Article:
All of this to say that, while I prefer Ubuntu on a day-to-day basis, RHEL is my reality for core servers.  So, I thought it best to use it for a while on the desktop as well.  The results have been surprisingly positive.  For this test run, I am using Scientific Linux (SL.)  It, like CentOS and White Box Enterprise Linux, is a community-supported rebuild of RHEL.  You can mix and match sources between these distributions, ending up with a remarkably flexible and well-supported base.

    I have been focusing mostly on SL6, a new rebuild of RHEL6.  Thus far, I have installed in on the following machines:

    • Sun Ultra 40 Workstation (Dual dual-core Opteron, 32GB RAM, Nvidia Quadra FX5500 video)
    • Lenovo ThinkPad X61 (Intel Core 2 Duo T7500, 2.2GHz, 2GB RAM, 64GB OCZ SSD)
    • IBM ThinkPad x24 (Pentium III, 640MB RAM, 1.8″ PATA drive)

    I also tried unsuccessfully to install SL6 on an IBM ThinkPad X40.  The processor in this machine doesn’t support PAE, so I have reverted to SL5.5 on this machine instead.  This has given me the opportunity to test both major releases on a variety of hardware, from the low to the high-end.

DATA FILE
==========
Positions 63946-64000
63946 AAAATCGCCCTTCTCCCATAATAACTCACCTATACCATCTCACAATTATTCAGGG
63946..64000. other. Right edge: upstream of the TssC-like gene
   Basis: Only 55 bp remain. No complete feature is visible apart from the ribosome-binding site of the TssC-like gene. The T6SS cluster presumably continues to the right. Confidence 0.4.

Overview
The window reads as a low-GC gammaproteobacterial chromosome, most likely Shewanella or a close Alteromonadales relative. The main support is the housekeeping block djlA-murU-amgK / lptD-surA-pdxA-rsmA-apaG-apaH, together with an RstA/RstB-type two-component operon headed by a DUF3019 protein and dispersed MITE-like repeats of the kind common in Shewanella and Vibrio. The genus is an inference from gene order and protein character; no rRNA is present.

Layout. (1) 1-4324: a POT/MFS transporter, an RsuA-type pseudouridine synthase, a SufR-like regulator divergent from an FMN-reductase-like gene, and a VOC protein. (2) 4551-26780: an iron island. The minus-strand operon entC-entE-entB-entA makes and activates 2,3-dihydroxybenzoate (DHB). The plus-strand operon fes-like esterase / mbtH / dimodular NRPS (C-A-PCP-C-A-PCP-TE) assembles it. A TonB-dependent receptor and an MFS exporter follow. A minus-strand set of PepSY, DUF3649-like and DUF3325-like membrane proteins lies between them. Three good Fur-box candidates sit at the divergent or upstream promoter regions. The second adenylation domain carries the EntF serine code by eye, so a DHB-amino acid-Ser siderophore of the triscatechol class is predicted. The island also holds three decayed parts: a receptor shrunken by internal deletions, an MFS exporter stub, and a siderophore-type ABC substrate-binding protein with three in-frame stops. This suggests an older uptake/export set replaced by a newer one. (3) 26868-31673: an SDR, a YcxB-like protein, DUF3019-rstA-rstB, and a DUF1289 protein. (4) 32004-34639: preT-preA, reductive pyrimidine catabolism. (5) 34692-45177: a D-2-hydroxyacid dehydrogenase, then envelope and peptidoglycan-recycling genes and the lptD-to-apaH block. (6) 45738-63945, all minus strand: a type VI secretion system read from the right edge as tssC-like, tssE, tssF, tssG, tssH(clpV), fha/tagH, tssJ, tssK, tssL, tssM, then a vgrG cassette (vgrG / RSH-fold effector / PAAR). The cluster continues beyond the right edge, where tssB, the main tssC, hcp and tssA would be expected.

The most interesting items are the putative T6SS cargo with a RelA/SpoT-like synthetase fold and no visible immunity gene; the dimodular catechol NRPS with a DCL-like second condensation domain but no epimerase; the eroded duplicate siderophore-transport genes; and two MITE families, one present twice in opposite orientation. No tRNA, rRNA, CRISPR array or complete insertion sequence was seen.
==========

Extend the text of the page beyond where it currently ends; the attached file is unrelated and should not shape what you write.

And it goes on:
Overall, all systems have been remarkably stable.  SL6, being based on Fedora Core 13, is very straightforward to configure with Google Chrome, Firefox 4, LibreOffice, and all of the modern niceties that Ubuntu users take for granted.  SL5.5 is based on the much older FC6.  This means that adding newer versions of software is far more problematic.  That said, both can be very usable systems.

    I’ve also been impressed with Scientific Linux’s additions.  Flash worked out of the box, and adding support for MP3s and other file formats, while not as straightforward as Ubuntu, is easy enough to manage.

    Still, I miss Debian’s 10,000+ packages.  This is unfortunately a common find:

    Missing packages: Not an uncommon occurence

    Thankfully, I have yet to find a package that I need that isn’t easily installable. True, there isn’t too much in the repositories, however you can still find RPMs of most programs. For the example above, Cluster SSH is packaged here. In general, this has been my experience using an RHEL-based distribution for a week. Overall it is a bit more work, but is no big deal for someone who has been using Linux for a while.

    Overall, I’ll stick with SL6 on my desktop machines for a bit.  It’s no Ubuntu, but I try not to get too tied to any OS vendor.  I like Red Hat as a company and it’s worth trying to use their product (or at least a community rebuild of it) for day-to-day use.  I’m not a huge RHEL5 fan but it is very stable.  My biggest beef with Red Hat Enterprise Linux in general is the lack of upgrade-path.  I find it nothing short of stunning that there is no supported way to upgrade a server or desktop machine from RHEL5 to RHEL6.  Yes, it’s good that Red Hat is ready to support their releases for many years but upgrading OS releases is a problem that Debian solved ages ago.  Here’s hoping that Red Hat will tackle this with the inevitable RHEL7 release that is to come in the years ahead.

    Next up:  Tips and tricks for making RHEL6/SL6 usable as an end-user desktop.